• U.S. Military Records. Do you know what unit(s) your family member fought alongside or with? Use my World War II Research Guide, which is a collection of articles on this blog, to learn how to start researching U.S. military service. While your family member may not be officially listed in most records, if you know what unit(s) he was with, you will gain historical context as to his contribution to the war effort.

Post-War Immigration Checklist

Locate the following databases on Ancestry.com to learn more about your family member.

  • Talk to family members. Interview family members to learn all you can about your more recent immigrants. Just Google “genealogy interview questions” to find questions that will work for your family. Be sure to include questions on post-war immigration and life in the U.S.
  • Home Sources. Download my Military Home Source checklist to learn what items may be in your family’s homes to help move your research forward.
  • Immigration Records. Document your family member and others who immigrated after the war. What information can you find that adds to their life story?
  • U.S. Census records 1920, 1930, 1940. What information does the census provide to help you prove birth, immigration year, education level and military service? Track all of your family members addresses. It will help you when you search U.S. City Directories.
  • Naturalization Records. Have you searched these to see if your post-war immigrants were naturalized? Many post-1930 U.S. District Court naturalization records contains photographs of the individual. In some cases, it is the only photo a family locates.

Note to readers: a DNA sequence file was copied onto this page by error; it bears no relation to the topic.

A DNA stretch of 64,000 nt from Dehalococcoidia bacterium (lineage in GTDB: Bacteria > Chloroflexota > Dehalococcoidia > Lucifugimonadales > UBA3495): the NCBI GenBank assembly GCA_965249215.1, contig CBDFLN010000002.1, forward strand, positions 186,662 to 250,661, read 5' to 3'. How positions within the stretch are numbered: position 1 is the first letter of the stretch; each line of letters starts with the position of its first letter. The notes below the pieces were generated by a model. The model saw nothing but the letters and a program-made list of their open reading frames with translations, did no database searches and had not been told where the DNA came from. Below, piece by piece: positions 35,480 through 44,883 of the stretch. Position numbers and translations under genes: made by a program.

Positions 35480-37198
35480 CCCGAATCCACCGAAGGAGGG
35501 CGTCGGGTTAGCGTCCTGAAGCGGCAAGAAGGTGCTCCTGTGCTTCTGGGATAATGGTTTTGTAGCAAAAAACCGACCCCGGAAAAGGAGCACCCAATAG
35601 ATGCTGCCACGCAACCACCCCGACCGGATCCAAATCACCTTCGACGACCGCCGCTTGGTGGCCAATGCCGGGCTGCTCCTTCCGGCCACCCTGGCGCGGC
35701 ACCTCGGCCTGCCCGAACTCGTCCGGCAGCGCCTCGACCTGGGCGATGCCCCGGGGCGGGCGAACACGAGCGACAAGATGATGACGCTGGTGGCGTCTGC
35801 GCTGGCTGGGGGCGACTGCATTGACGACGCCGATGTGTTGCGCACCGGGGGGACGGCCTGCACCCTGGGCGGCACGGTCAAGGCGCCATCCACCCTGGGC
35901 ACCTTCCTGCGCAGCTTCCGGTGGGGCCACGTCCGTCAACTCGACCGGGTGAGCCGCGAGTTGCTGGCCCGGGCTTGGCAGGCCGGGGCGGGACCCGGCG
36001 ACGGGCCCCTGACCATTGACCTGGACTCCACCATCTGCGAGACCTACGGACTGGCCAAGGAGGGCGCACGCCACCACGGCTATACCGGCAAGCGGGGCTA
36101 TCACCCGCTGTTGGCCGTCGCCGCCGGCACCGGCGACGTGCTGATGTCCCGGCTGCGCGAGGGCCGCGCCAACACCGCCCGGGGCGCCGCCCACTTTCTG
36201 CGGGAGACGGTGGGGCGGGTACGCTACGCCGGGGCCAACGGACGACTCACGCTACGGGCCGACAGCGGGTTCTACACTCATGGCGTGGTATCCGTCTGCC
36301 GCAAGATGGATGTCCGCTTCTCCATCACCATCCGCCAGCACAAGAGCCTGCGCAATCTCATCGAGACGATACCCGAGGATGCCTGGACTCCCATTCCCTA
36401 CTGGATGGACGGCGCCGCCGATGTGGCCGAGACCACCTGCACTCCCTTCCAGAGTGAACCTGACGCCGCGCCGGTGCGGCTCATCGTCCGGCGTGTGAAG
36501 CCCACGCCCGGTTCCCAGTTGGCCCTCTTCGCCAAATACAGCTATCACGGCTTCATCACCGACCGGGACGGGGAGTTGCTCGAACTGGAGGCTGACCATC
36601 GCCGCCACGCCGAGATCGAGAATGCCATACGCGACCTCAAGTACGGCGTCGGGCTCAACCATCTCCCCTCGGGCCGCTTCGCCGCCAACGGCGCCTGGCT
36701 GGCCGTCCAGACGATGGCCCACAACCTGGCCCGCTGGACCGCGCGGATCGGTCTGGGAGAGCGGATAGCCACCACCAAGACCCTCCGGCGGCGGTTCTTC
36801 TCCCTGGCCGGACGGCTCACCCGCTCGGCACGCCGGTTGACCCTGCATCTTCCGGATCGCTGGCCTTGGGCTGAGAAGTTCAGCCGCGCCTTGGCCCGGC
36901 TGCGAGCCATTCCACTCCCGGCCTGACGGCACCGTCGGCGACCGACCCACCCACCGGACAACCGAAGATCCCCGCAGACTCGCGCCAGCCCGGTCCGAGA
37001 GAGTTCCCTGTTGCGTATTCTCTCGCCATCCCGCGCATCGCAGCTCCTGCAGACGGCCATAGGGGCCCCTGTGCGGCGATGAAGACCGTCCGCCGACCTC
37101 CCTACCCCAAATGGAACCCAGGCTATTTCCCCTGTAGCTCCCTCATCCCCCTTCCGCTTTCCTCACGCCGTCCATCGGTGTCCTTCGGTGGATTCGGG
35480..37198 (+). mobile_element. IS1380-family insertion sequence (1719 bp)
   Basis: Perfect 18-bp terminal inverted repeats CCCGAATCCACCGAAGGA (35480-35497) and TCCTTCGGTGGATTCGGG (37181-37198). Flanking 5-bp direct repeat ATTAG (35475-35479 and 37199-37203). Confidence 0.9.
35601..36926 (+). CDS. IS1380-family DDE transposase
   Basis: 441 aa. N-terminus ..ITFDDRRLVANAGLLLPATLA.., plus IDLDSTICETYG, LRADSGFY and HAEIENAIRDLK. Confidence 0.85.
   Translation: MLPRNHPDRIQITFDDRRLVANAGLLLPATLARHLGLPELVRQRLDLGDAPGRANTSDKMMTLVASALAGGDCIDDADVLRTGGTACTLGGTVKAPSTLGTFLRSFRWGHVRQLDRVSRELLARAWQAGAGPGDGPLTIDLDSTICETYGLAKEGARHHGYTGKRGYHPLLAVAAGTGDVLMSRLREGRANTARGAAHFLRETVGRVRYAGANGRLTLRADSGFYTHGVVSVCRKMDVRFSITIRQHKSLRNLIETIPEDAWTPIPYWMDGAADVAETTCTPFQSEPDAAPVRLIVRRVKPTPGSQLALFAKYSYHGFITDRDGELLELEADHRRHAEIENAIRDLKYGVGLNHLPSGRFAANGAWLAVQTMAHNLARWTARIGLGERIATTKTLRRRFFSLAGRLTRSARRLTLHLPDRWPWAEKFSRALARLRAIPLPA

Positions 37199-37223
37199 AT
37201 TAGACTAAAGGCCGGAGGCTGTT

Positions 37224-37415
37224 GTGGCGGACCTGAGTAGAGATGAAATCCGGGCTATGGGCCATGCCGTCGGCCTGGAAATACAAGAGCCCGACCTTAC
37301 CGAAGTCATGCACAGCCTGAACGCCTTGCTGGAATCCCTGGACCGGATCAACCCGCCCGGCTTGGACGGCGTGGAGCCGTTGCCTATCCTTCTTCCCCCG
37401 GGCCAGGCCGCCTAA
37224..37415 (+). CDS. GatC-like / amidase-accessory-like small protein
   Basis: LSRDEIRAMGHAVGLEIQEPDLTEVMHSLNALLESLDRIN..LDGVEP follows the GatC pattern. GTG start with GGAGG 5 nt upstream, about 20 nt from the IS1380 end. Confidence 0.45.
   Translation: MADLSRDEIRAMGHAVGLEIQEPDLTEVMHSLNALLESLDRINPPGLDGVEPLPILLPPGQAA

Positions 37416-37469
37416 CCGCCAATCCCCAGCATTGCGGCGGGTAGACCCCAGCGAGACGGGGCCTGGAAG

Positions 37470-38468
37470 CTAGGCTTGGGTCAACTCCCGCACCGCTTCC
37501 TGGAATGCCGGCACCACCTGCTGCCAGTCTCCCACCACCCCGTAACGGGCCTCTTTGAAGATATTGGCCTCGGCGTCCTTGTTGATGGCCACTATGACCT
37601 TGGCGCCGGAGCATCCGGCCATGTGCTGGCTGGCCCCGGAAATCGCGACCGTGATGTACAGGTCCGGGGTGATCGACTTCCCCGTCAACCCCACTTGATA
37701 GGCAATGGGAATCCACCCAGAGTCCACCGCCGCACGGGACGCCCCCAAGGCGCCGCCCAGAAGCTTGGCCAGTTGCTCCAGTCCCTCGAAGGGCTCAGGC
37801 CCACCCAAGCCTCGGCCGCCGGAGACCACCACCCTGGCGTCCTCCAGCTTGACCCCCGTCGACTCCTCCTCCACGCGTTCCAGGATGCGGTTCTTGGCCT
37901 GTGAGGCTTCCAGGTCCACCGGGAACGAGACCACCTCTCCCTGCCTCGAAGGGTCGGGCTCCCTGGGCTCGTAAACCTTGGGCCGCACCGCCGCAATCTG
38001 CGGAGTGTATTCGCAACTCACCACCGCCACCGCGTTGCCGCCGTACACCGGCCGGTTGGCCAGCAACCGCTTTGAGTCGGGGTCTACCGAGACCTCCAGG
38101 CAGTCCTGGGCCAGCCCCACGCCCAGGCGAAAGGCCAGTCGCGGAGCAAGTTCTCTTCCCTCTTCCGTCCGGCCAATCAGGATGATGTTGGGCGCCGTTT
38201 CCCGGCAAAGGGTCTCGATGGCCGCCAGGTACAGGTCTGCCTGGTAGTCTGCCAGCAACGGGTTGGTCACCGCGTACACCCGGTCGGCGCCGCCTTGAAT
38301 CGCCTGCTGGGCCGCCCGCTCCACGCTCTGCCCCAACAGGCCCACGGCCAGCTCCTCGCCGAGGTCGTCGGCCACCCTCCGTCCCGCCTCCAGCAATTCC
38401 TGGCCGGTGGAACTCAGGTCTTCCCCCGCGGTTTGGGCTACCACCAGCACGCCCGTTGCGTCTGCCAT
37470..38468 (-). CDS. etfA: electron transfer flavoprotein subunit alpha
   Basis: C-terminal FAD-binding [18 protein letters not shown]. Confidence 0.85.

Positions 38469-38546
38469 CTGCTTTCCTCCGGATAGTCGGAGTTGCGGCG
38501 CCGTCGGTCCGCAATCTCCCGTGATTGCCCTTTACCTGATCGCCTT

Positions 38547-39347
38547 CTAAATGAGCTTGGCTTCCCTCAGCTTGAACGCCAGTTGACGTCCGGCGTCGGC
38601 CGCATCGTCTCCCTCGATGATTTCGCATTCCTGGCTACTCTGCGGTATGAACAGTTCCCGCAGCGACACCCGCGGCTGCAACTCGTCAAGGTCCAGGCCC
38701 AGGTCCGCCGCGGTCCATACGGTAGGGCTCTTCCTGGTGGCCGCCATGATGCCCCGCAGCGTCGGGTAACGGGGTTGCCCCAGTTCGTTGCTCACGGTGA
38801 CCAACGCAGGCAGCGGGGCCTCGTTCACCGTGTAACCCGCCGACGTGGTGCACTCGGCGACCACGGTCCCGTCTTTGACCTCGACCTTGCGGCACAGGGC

• School records and yearbooks. Did your immigrant who fought with the U.S. military attend school in the U.S. after immigration? Check high school and college yearbooks to learn more.
  • Vital Records. Locate birth, marriage, and death records for your immigrant and his or her family members. All the clues will help you build your family’s story.
  • European record sets. Ancestry has digitized many European record sets containing vital records, church records, immigration records, and military records from overseas. Are you using these databases to learn more about your immigrants prior to their immigration? What can you learn about their lives? Were some records destroyed due to the wars? Be sure to note these instances within your research to keep your research on track, but also to let others know who view your family tree that not all records exist.

There are many resources available to genealogists to trace their family member’s lives and military service. The checklist provided here is not a complete list, but will get you started and encourage further research into other online and offline records.

Have you researched your immigrant family member’s post-war life? What interesting things did you find?